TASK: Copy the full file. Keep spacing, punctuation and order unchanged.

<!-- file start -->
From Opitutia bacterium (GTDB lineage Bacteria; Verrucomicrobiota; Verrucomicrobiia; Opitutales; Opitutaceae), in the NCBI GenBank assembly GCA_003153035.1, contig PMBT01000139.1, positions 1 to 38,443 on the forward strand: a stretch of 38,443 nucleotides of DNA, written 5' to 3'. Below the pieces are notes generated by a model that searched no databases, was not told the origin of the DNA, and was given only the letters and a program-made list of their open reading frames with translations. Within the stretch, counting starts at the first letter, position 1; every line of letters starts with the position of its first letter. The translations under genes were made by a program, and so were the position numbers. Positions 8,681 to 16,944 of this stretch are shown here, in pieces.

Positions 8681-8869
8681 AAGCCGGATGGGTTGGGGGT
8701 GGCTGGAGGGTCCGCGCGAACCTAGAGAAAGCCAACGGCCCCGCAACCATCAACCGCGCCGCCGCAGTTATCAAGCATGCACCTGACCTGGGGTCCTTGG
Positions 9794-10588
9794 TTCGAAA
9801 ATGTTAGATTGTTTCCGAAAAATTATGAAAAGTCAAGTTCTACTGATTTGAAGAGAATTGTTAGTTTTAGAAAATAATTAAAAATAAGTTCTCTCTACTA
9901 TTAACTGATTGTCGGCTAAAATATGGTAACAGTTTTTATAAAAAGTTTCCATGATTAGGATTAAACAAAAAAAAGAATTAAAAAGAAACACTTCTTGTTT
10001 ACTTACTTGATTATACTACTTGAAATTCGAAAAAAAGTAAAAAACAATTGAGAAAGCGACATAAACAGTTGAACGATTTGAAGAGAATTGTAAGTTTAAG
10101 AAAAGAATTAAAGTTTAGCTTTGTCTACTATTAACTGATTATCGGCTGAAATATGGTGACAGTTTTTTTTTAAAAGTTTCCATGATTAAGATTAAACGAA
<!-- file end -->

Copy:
From Opitutia bacterium (GTDB lineage Bacteria; Verrucomicrobiota; Verrucomicrobiia; Opitutales; Opitutaceae), in the NCBI GenBank assembly GCA_003153035.1, contig PMBT01000139.1, positions 1 to 38,443 on the forward strand: a stretch of 38,443 nucleotides of DNA, written 5' to 3'. Below the pieces are notes generated by a model that searched no databases, was not told the origin of the DNA, and was given only the letters and a program-made list of their open reading frames with translations. Within the stretch, counting starts at the first letter, position 1; every line of letters starts with the position of its first letter. The translations under genes were made by a program, and so were the position numbers. Positions 8,681 to 16,944 of this stretch are shown here, in pieces.

Positions 8681-8869
8681 AAGCCGGATGGGTTGGGGGT
8701 GGCTGGAGGGTCCGCGCGAACCTAGAGAAAGCCAACGGCCCCGCAACCATCAACCGCGCCGCCGCAGTTATCAAGCATGCACCTGACCTGGGGTCCTTGG
Positions 9794-10588
9794 TTCGAAA
9801 ATGTTAGATTGTTTCCGAAAAATTATGAAAAGTCAAGTTCTACTGATTTGAAGAGAATTGTTAGTTTTAGAAAATAATTAAAAATAAGTTCTCTCTACTA
9901 TTAACTGATTGTCGGCTAAAATATGGTAACAGTTTTTATAAAAAGTTTCCATGATTAGGATTAAACAAAAAAAAGAATTAAAAAGAAACACTTCTTGTTT
10001 ACTTACTTGATTATACTACTTGAAATTCGAAAAAAAGTAAAAAACAATTGAGAAAGCGACATAAACAGTTGAACGATTTGAAGAGAATTGTAAGTTTAAG
10101 AAAAGAATTAAAGTTTAGCTTTGTCTACTATTAACTGATTATCGGCTGAAATATGGTGACAGTTTTTTTTTAAAAGTTTCCATGATTAAGATTAAACGAA